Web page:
Night #14: As Above, So Below (2014)


Directed By: John Erik Dowdle

As above, so below. As I believe the world to be, so it is.”

I forgot I had covered this one before. It’s what happens sometimes. I remember digging it then and I dig it now. In the whole ‘found-footage’ genre or whatever we want to call it, I always thought that this one was underrated and rarely mentioned.

Religiously-themed movies like this are fairly hard to come by unless they’re specifically satanic as with something like The Last Exorcism. Satanism, despite the fact no one really worries that Satanists are a thing anymore, is still a hot topic. But something that swings the other way? That’s a little rarer.

I don’t know how much of the mythology the movie espouses is factual or not, but it had me interested in finding out. Imagine something like Indiana Jones & The Last Crusade but a little more horrific and you would be on the right track. Basically, the search for the Philosophers Stone (Which Harry Potter has now ruined for Google searches) leads a group down into the Paris catacombs, in which they end up in a version of Dante’s Inferno.

One thing I admired more in hindsight is how the movie doesn’t hit you over the head with that fact. Where they see the inscription “Abandon all hope, ye who enter here.” I expected someone to exclaim where it was from. Thankfully though, no one does. And really, no one needs to. I think the movie is pretty clear about what is going on without someone stopping to tell you. It’s also not afraid to get a little goofy, which is always the way to my heart. Any movie where you can defeat other wordly creatures by just giving them a good shove is alright by me.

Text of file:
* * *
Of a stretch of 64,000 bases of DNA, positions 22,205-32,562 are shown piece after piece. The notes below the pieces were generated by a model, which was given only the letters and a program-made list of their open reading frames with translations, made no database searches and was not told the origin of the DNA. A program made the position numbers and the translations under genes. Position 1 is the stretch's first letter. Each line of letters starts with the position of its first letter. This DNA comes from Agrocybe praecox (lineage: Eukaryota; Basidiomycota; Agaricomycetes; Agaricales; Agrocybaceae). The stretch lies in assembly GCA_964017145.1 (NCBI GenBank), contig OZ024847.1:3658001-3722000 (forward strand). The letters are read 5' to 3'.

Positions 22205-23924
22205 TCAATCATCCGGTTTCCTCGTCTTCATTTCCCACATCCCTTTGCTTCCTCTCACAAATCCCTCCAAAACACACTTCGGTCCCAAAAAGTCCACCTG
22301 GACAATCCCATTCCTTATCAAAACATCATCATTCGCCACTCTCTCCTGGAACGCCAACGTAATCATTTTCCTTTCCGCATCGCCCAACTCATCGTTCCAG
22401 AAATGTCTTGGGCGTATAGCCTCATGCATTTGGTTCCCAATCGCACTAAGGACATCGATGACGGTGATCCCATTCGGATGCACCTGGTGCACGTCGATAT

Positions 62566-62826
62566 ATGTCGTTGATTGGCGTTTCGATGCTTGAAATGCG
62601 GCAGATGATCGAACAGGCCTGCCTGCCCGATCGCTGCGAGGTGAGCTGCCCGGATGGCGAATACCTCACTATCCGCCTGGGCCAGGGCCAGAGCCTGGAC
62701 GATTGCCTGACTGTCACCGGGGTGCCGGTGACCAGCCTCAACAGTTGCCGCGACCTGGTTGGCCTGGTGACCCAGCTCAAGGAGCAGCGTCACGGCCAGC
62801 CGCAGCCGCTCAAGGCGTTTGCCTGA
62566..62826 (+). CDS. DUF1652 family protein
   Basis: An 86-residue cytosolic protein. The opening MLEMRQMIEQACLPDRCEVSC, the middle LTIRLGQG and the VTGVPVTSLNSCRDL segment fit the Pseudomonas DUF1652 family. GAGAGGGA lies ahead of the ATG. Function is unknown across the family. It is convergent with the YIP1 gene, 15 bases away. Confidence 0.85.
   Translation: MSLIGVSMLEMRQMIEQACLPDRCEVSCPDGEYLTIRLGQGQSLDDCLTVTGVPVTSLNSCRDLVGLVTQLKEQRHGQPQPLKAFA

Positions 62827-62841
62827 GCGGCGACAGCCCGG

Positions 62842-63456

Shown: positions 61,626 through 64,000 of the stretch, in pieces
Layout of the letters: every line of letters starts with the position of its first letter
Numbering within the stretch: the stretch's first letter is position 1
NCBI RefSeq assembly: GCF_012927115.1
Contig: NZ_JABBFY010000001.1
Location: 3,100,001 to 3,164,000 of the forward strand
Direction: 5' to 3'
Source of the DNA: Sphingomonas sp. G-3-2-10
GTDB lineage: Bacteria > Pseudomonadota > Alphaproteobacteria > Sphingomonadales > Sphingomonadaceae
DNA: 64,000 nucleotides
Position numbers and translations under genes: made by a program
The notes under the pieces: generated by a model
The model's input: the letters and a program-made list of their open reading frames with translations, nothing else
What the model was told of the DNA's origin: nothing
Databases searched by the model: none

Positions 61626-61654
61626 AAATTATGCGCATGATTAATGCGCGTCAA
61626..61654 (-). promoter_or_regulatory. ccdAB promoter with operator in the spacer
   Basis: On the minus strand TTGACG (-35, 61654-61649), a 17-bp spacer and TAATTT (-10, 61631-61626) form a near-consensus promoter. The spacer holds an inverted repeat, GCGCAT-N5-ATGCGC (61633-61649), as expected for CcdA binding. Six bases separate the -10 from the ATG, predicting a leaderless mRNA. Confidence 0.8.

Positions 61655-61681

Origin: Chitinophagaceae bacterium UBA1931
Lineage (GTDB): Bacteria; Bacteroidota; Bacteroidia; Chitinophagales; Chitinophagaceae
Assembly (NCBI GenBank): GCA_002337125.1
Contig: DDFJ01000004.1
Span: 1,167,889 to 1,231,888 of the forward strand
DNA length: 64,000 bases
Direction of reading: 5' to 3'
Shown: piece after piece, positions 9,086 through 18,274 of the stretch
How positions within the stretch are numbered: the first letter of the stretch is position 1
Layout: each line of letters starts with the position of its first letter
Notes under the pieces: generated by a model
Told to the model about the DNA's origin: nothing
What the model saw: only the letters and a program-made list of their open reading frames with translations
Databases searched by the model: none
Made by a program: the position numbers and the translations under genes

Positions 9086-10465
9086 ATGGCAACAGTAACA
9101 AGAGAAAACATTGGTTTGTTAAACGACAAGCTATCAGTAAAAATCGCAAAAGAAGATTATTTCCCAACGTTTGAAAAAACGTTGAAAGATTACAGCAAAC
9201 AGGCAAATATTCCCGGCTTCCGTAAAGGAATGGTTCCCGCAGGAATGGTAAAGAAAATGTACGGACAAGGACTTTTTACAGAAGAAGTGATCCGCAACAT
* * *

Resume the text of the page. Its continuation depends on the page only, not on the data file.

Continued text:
On that note, it moves along at a pretty swift pace so that the 90 minute running time flies by. The only problem I would have is that the last twenty minutes or so clip by a little too fast and at times feel like someone is skipping chunks of the movie just to make it to the end. There is, of course, no real reason for this to be found-footage either. I never really like complaining about these things but it became more glaring to me this time around. There’s the flimsy idea that the main character is having a documentary made about her but that’s all it is. The worst thing is that a lot of these movies end up being so well shot that it doesn’t feel like found-footage at all.

Ah but this is all just silly criticisms I think and it’s not enough to hamper any enjoyment to be had. It’s a good movie with some genuinely creepy and effective moments. Highly recommended.


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